|Sendo X in docking station|
If you’ve heard of Sendo at all, it might be because you have an ancient pay-as-you-go phone stuffed in the back on a drawer somewhere. But for a brief moment in the early noughties it seemed the Sendo might have the keys to the future of the entire smartphone market in its pocket…
Sendo was founded in Birmingham in the UK in 1998, and although it’s main market was indeed cheap prepay mobiles, they were a bit more sophisticated than its rivals. Instead of just hawking a device around carriers, they offered a customisable platform so that carriers could essentially design their own phone. Somewhere along the way this flexible approach caught the attention of Microsoft who were looking at developing their own mobile phone platform.
The result of this collaboration was the Sendo Z100, a device which was meant to be the world’s first Windows smartphone – although bear in mind that a “smartphone” of that era wasn’t quite what we would regard as a smartphone TODAY, instead the modern smartphone is descended from the “wireless PDA”, but I digress…
..so the Z100 looked like a candy-bar phone with a larger-than-normal screen, but underneath it was running a version of Windows CE that had been adapted (not very well) for phone use. It had taken Sendo some time to get the phone ready for product but just before launch it was cancelled, in November 2002.
Bitter recriminations then took place between Sendo and Microsoft, with Microsoft claiming that Sendo was insolvent and Sendo accusing Microsoft of stealing its intellectual property and handing it to HTC (who in turn created the Orange SPV). This particular fight went on for years with Microsoft eventually making an out-of-court settlement. Needless to say, Sendo abandoned the idea of launching a Windows phone but were still keen on the smartphone idea in general, so they set about building one using the Symbian operating system instead.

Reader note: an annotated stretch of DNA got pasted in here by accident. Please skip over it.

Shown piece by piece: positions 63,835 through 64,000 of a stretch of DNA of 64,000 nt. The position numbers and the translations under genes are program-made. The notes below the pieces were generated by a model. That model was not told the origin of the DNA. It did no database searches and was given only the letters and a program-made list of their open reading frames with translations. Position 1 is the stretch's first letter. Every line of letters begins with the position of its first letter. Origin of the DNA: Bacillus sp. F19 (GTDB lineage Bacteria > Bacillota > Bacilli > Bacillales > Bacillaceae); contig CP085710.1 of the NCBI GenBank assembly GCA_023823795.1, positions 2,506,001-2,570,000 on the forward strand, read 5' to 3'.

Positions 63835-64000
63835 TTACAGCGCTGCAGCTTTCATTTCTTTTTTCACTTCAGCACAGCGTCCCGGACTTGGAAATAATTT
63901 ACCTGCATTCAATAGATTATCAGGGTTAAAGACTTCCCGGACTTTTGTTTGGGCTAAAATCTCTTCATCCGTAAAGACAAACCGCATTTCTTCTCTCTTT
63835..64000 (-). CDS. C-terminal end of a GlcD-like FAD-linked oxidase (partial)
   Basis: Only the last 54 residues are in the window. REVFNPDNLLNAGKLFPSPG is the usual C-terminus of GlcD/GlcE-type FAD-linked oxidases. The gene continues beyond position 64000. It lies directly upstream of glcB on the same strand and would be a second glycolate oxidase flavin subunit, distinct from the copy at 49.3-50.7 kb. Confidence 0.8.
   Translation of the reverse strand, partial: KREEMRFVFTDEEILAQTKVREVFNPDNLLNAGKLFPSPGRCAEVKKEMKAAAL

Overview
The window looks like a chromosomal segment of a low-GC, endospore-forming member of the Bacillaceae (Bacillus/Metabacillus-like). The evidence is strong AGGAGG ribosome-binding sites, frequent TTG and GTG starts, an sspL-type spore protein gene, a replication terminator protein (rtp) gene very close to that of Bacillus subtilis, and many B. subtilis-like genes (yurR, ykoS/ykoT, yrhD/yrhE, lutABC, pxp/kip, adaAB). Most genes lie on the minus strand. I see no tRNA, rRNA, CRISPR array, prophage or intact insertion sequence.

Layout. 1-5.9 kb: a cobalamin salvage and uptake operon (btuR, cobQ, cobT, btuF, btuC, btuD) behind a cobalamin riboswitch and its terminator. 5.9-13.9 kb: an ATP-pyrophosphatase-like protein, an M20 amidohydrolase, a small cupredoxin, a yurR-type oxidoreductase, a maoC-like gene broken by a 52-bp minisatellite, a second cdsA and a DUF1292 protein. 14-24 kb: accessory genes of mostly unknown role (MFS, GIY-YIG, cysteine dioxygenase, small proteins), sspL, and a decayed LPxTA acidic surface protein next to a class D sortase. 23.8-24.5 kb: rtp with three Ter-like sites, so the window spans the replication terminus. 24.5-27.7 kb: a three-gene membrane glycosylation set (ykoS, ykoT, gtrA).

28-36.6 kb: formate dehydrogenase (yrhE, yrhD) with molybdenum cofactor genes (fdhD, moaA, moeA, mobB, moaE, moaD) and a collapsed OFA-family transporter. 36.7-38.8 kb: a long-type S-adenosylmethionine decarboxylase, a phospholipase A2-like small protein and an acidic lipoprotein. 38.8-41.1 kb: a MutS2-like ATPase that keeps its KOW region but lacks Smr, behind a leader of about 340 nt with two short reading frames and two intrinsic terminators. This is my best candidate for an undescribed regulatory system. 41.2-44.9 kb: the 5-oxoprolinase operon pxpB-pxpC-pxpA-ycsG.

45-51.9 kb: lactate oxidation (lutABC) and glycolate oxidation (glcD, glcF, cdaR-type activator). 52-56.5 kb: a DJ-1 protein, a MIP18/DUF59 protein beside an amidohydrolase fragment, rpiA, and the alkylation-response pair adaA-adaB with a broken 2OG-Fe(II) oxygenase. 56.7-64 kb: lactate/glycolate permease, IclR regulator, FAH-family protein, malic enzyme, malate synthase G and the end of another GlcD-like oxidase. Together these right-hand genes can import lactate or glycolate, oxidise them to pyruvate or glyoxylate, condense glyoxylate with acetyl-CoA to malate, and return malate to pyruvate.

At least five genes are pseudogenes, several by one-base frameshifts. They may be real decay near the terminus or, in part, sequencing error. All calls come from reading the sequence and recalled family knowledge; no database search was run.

|Sendo X: better than a Nokia?|
The problem was that Sendo were competing directly against Nokia, and although the X was arguably better that Nokia’s contemporary offerings it turned out that most people would sooner stick with Nokia. Still, the Sendo X was a niche success and it encourage Sendo to come up with an improved model, the Sendo X2.
The X2 was due for launch in 2005, but Sendo’s financial woes caught up with it again and in the summer of 2005 the company folded. There was a ray of light though when Motorola acquired Sendo’s R&D, and the fruits of this deal led to Motorola’s RIZR range. Sadly Motorola ended up with problems of its own, and within a few years their attempts at making a success of Symbian faded too.
Had things worked out differently, perhaps Sendo would have been in the role that HTC found itself in during the noughties, and have become a true pioneer in shaping the future mobile industry. But it wasn’t to be. These days the Sendo X is a very rare find, but not terribly expensive.
Image credits: Sendo